Let’s be honest, who doesn’t love a good party? And what better than an exotic party in a far flung corner of the globe – a great way to indulge yourself in local culture, meet happy smiling people and probably enjoy more than a few of the local specialities (we’re thinking booze here). So if you have the party spirit and you want to go and let your hair down, here are the best global options.
Mardi Gras, Brazil
When is it? Beginning of lent (varies annually).
Rio’s mardi gras is famous as the most sexy, hedonistic and downright crazy street party you can find on the planet – and this is a reputation that is well earned. Tickets to the actual Sambadrome in Rio are highly coveted, but don’t worry if you miss out. For a whole week this city, in fact the whole country, parties hard to infectious beats fuelled by cachaca (a sugar cane spirit) and heaps of enthusiasm. An essential experience for any party animal.
Mardi Gras can also be experienced with similar fervour in New Orleans, USA and Port of Spain, Trinidad and Tobago – both of which are excellent in their own right.
When is it? April 13th -15th annually.
The Thai new year is marked by Songran, a festival that takes to the street normally in the form of a big waterfight. If you’re on the streets anywhere in Thailand around this time expect to get soaked by anyone…! Yes even that sly looking old lady is packing a water pistol (best let her shoot first though). Traditionally Songran marks the start of fasting and lots of prayers and new years resolutions and the waterfight is a way to let the hair down. The best place to see Songkran is Chaing Mai in the north of Thailand.
When is it? Spring in India – varies annually (February or March).
Known worldwide as the festival of colour, Holi is a riotous street party that takes over the whole of the subcontinent from Nepal to Sri Lanka. There are also celebrations in places such as Fiji and Bali. The format is simple, buy some coloured powder and get some water and throw them at everyone you see. Whatever clothes you’re wearing on Holi are probably going to be ruined so bear that in mind.
Notting Hill Carnival, London
When is it? August bank holiday weekend (last weekend in August).
Originally a celebration of Caribbean culture in London, this annual event has evolved into one of the biggest street carnivals in Europe. The main procession sees floats and dancers parade around Notting Hill, although there are small stages set up all around the area playing heavy bass music and surrounded by revellers drinking a lot of Red Stripe, eating jerk chicken and smoking a lot of pungent ‘Jamaican tobacco’. A great excuse to party hard all day in the streets in the middle of London – this is one of those bucket list events.
La Tomatina, Bunol, Spain
When is it? Last Wednesday in August.
Probably the world’s biggest food fight, thousands of people head to this town near Valencia to throw tomatoes at strangers. Expect to be picking tomato seeds out of your hair and ears for days after…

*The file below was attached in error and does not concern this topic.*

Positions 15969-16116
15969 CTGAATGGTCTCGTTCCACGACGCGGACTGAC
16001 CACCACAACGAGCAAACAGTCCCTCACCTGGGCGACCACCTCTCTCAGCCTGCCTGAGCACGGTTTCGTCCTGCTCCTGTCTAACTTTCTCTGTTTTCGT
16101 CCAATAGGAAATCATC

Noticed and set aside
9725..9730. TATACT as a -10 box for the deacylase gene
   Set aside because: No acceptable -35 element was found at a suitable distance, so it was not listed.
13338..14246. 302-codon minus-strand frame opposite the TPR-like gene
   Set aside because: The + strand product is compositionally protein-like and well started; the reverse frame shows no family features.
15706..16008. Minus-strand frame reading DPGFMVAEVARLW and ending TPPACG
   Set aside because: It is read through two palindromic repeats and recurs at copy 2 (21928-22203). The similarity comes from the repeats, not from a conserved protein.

St Patrick’s Day, Ireland
When is it? March 17th.
A celebration of being Irish, but even if you don’t have an Irish bone in your body you can still head to Dublin and indulge in copious amounts of the black stuff (thats Guinness by the way, don’t say you don’t like it!) and watch the numerous parades and street performers. Dublin is by far the best place to experience the party but pretty much anywhere in the world with an Irish population – from Singapore to New York – throws a big St Paddy’s day celebration .
Chinese New Year. Worldwide
When is it? January or February – changes annually.
Wherever there is a Chinese community there will be extravagant new year celebrations. Expect fireworks, dancing dragons and tasty street food. Anywhere in China is a good spot to take in the action – particularly Hong Kong and Shanghai – although cities as diverse as San Francisco, Kuala Lumpur or Penang in Malaysia, Sydney in Australia and even London have excellent Chinese New Year street parties.
Oktoberfest, Munich, Germany
When is it? 16 days from the end of September, finishing early October.
Held every year in a vast festival site in the heart of Munich, Oktoberfest is a celebration of good beer, good friends and good times. There is also plentiful musical and theatrical entertainment and stacks of hearty German food of course. You may not know anyone if Germany or even speak a word of German but after a trip to Oktoberfest you can be guaranteed you’ll have stacks of friends and probably know a bit of German (probably ‘prost’ – cheers).
Venice Carnival (Carnevale de Venezia), Italy
When is it? The two weeks leading up to Mardi Gras (end of January, early February).
Historically the Venice Carnival would have been a huge citywide masked ball, and people do still wear the Masquerade masks. There are lots of events including street parties and a series of spectacular processions down the canals of Venice. Probably one of the most stunning and romantic carnivals you could attend.
The Running of the Bulls, Pamplona, Spain
When is it? Mid July.
There are running of the bulls events across Spain, southern France and parts of Portugal, but the most famous is at San Fermin, Pamplona. The 7 day festival includes several runnings around the narrow streets of this old city, ideally suited to the event. Beware though, people do get gorged and it is dangerous -but then that’s part of the fun!